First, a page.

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Beth’s practice focuses on the needs of tribal governments and clients doing business with tribes, with a focus on the issues unique to Indian Country. Beth represents and advises Indian tribes and other clients on a broad spectrum of Indian law issues, including the development of tribal codes, regulations and legislation and advising clients on state legislation affecting Indian Country, water, environmental and natural resource, economic development, contract, health, corporate, sovereign immunity, tribal governance and Indian Child Welfare Act matters. Beth has experience with tribal economic development, including structuring business joint venture and development agreement and drafting tribal and reviewing tribal business contracts and leases. Beth also has experience conducting training sessions on a variety of legal issues for tribal councils, governments and employees.
When not practicing law, Beth can often be found rafting the rivers of Utah and Colorado or skiing along the Wasatch Front with her family. As a former river guide and ski instructor, Beth has a deep love for and connection with the natural environment. Beth is also actively involved in refugee advocacy and mentoring.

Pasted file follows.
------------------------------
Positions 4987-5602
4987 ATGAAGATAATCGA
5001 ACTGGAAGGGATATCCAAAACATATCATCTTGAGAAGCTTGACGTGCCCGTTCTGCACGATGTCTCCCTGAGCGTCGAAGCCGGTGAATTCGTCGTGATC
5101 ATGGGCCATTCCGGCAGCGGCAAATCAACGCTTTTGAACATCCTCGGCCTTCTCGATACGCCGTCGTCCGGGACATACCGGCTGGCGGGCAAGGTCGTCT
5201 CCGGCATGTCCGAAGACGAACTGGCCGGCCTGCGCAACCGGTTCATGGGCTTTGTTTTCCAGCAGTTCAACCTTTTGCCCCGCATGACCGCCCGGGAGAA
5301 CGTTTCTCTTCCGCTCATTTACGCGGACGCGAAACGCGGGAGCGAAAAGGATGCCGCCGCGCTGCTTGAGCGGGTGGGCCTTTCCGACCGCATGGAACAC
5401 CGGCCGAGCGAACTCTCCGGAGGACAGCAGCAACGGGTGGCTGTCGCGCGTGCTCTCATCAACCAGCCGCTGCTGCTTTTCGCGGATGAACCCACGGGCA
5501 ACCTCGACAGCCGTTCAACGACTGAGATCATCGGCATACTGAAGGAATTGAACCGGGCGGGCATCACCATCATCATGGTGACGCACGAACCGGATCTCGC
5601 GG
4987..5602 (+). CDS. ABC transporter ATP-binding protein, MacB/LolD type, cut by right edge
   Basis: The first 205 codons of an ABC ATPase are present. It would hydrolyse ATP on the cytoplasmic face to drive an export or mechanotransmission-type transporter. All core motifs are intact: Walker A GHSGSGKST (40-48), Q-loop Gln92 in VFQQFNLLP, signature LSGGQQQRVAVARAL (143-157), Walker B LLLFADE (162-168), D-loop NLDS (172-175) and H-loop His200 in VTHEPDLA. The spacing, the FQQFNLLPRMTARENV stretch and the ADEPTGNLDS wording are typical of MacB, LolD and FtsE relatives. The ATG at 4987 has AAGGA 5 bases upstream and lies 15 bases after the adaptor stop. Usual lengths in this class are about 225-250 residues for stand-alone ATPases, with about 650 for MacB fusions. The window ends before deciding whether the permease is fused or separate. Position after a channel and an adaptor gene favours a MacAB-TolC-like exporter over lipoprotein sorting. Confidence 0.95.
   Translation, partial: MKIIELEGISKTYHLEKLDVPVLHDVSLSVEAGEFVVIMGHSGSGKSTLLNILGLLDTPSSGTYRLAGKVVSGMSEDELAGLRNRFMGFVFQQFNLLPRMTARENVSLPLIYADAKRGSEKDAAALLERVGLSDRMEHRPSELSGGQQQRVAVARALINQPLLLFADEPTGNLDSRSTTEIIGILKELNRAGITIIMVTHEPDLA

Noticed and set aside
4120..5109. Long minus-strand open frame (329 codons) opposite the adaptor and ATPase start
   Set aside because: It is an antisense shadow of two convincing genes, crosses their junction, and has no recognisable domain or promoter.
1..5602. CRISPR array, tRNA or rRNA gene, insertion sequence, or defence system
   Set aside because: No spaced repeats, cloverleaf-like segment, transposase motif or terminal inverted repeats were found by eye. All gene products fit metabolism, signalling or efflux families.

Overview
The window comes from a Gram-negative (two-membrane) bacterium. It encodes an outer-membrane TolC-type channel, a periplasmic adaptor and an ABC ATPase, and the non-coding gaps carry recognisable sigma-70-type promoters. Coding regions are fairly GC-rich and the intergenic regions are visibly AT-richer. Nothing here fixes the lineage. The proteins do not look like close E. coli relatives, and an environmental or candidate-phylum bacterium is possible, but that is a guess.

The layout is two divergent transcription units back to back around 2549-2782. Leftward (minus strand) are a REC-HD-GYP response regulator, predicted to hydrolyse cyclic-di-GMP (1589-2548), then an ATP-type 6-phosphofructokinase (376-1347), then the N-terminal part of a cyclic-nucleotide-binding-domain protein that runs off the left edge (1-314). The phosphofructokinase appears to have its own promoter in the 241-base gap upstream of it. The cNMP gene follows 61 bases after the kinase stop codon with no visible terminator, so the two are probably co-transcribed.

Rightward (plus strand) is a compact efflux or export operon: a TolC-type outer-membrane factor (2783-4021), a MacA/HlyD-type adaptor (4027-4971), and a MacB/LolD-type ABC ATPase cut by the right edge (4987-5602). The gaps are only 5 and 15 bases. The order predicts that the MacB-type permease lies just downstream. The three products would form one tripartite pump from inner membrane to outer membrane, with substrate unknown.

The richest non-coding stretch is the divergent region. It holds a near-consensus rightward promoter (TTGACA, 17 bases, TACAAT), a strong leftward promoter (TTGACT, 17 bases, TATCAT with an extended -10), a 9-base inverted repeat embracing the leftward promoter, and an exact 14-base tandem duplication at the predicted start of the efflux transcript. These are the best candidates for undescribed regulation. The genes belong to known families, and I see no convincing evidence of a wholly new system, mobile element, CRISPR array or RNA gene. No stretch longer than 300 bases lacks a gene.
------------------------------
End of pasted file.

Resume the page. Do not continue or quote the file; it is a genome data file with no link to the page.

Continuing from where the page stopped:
Beth is a founding member of the Utah Tribal Relief Foundation, a nonprofit organization aimed at providing relief and assistance to the eight federal recognized tribes in Utah, and currently serves on the Foundation’s Board. Beth is a board member of the Indian Law Section of Utah State Bar. As part of her service, Beth reviews proposed Utah State legislation relating to tribal issues and acts as a liaison between local tribes and the Utah State Bar and legal community in Utah. Beth is a board member of the Indian Child Welfare Act Subcommittee of the Indian Law Section of the Utah State Bar and is a member of the small four-member team working with Senator Iwamoto to draft new ICWA legislation for the State of Utah. Beth taught Federal Indian Law at Brigham Young University, J. Reuben Clark Law School. She also taught Communications Law at the University of Utah.
Prior to joining Lear, Beth was a senior attorney at Tsosie & Hatch where she represented various tribes on a wide range of business development, contractual, tribal governance and lobbying issues.
Beth is admitted to practice in the following jurisdictions:
State and Federal Courts of Utah
Professional & Civic Associations
Utah Tribal Relief Foundation – Founding Board Member
Indian Law Section, Utah State Bar: –Board Member
Indian Child Welfare Act Committee, Indian Law Section of the Utah State Bar: – Board Member
Refugee Justice League – Member
Utah State Bar – Member
Utah Crew – Board Member
Juris Doctor – Brigham Young University, J. Reuben Clark Law School (2006)
President – Native American Law Student Association
Research assistant and teaching assistant to Larry Echohawk – Federal Indian Law and Evidence
Lead Articles Editor & Editorial Board Member – BYU Education and Law Journal
Service Coordinator – Public Interest Law Foundation (2005-2006)
Graduate Student Instructor – Basic Mediation